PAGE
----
White/Caucasian/European
Gender identity
Male, Not transgender (cisgender)
Sexual orientation
Heterosexual or Straight
Disability status
Person without a disability

Race & ethnicity

Gender identity

 

Sexual orientation

No data

Disability

We do not display disability information for organizations with fewer than 15 staff.

Equity strategies

Last updated: 10/11/2021

GuideStar partnered with Equity in the Center - an organization that works to shift mindsets, practices, and systems to increase racial equity - to create this section. Learn more

Data
  • We review compensation data across the organization (and by staff levels) to identify disparities by race.
  • We analyze disaggregated data and root causes of race disparities that impact the organization's programs, portfolios, and the populations served.
  • We disaggregate data to adjust programming goals to keep pace with changing needs of the communities we support.
  • We disaggregate data by demographics, including race, in every policy and program measured.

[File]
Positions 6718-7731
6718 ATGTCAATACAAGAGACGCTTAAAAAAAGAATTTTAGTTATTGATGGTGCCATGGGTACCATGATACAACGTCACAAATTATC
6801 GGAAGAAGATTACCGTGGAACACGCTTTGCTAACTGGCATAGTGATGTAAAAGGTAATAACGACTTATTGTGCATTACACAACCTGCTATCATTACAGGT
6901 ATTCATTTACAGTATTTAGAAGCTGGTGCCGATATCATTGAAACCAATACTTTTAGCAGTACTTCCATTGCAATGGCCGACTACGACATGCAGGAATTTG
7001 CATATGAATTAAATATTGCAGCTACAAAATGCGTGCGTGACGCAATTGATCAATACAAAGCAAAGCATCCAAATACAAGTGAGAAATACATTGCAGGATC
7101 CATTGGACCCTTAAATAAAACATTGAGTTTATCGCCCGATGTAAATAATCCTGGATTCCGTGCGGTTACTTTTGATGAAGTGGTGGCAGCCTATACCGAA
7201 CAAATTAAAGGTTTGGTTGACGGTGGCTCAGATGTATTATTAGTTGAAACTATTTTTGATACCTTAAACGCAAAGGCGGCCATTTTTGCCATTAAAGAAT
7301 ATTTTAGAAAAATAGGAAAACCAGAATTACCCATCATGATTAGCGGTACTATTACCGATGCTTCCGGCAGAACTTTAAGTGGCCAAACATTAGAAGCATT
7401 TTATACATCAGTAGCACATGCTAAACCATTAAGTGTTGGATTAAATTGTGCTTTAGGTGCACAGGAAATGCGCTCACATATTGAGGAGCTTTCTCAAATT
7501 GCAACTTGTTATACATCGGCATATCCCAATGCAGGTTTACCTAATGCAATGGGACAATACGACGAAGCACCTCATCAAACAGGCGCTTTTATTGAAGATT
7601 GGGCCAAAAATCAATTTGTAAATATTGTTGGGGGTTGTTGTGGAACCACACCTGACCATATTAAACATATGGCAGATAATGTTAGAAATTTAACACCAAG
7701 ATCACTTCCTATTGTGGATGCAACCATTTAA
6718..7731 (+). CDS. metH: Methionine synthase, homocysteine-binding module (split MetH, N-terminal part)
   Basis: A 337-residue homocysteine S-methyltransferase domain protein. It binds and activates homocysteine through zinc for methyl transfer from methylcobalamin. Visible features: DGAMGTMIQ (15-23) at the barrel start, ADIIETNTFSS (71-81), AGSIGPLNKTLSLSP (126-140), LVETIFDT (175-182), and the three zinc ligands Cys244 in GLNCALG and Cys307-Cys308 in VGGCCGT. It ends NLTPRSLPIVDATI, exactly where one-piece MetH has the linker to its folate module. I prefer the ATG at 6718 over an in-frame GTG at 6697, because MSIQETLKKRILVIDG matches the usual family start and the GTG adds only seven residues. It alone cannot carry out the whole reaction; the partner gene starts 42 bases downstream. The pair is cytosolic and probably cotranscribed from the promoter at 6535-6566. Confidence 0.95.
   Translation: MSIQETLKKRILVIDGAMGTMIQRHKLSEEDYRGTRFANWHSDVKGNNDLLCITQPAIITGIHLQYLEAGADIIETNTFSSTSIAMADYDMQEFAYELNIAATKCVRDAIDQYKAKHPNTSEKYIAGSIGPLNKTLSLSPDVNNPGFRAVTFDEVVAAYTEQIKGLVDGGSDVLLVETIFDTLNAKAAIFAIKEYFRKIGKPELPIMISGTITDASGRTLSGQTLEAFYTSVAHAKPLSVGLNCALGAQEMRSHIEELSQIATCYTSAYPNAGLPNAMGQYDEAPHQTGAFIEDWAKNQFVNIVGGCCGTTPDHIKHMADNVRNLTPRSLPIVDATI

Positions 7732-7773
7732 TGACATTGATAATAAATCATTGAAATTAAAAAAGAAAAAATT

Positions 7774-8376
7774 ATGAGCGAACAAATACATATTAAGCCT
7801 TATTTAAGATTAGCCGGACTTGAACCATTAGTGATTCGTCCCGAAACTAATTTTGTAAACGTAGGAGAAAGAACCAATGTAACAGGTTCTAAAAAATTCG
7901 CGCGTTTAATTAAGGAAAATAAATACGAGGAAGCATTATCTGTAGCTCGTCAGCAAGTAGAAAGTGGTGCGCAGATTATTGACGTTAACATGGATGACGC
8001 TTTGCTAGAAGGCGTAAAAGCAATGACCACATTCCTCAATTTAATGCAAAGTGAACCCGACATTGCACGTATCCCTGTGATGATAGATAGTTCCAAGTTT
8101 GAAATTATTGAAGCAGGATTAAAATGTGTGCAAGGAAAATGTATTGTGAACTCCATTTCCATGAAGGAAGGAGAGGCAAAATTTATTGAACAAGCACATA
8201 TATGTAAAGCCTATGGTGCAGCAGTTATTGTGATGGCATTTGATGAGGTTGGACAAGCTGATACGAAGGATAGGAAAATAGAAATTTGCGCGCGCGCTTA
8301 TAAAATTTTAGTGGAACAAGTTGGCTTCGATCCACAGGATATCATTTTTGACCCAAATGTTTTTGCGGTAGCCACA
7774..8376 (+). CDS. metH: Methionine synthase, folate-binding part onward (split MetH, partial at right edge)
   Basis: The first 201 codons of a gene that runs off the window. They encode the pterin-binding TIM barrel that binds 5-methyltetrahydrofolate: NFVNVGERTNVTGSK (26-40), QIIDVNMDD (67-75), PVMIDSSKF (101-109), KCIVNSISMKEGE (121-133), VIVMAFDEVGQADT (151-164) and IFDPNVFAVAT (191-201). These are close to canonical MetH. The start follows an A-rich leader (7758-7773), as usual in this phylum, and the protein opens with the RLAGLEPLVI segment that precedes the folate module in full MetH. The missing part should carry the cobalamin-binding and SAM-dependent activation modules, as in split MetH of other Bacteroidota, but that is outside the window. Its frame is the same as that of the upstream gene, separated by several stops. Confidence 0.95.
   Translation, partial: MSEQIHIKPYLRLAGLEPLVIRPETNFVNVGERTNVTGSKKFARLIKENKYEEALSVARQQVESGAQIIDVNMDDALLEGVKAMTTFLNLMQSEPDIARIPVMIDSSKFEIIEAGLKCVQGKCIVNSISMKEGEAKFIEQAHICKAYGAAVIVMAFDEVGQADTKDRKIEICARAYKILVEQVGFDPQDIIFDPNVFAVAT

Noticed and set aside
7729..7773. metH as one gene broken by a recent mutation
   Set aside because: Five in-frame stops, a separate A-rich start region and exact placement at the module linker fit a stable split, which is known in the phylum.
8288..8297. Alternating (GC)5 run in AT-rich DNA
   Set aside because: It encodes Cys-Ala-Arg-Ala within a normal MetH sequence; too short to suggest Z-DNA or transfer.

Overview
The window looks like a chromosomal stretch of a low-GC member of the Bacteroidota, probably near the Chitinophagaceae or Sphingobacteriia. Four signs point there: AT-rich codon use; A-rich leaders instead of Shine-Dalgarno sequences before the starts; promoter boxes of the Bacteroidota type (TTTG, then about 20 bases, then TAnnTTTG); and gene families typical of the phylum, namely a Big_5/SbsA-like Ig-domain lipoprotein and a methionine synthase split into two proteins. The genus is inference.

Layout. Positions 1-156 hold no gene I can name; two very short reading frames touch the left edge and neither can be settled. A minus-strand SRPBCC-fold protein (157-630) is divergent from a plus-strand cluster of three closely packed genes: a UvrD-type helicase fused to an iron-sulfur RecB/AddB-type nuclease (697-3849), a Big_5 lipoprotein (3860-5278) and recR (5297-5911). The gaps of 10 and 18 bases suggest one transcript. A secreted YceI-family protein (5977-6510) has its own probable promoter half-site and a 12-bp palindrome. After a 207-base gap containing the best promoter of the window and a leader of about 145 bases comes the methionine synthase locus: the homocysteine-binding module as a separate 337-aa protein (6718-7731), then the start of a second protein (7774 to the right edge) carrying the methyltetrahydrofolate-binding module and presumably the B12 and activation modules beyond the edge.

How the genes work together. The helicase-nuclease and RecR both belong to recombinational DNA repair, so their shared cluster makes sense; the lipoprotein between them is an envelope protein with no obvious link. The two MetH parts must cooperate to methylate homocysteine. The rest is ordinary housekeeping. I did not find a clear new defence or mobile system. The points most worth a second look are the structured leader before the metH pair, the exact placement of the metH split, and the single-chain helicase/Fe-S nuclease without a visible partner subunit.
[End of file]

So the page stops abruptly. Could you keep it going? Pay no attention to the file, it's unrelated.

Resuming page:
• We have long-term strategic plans and measurable goals for creating a culture such that one’s race identity has no influence on how they fare within the organization.
Policies and processes
  • We seek individuals from various race backgrounds for board and executive director/CEO positions within our organization.
  • We help senior leadership understand how to be inclusive leaders with learning approaches that emphasize reflection, iteration, and adaptability.
  • We engage everyone, from the board to staff levels of the organization, in race equity work and ensure that individuals understand their roles in creating culture such that one’s race identity has no influence on how they fare within the organization.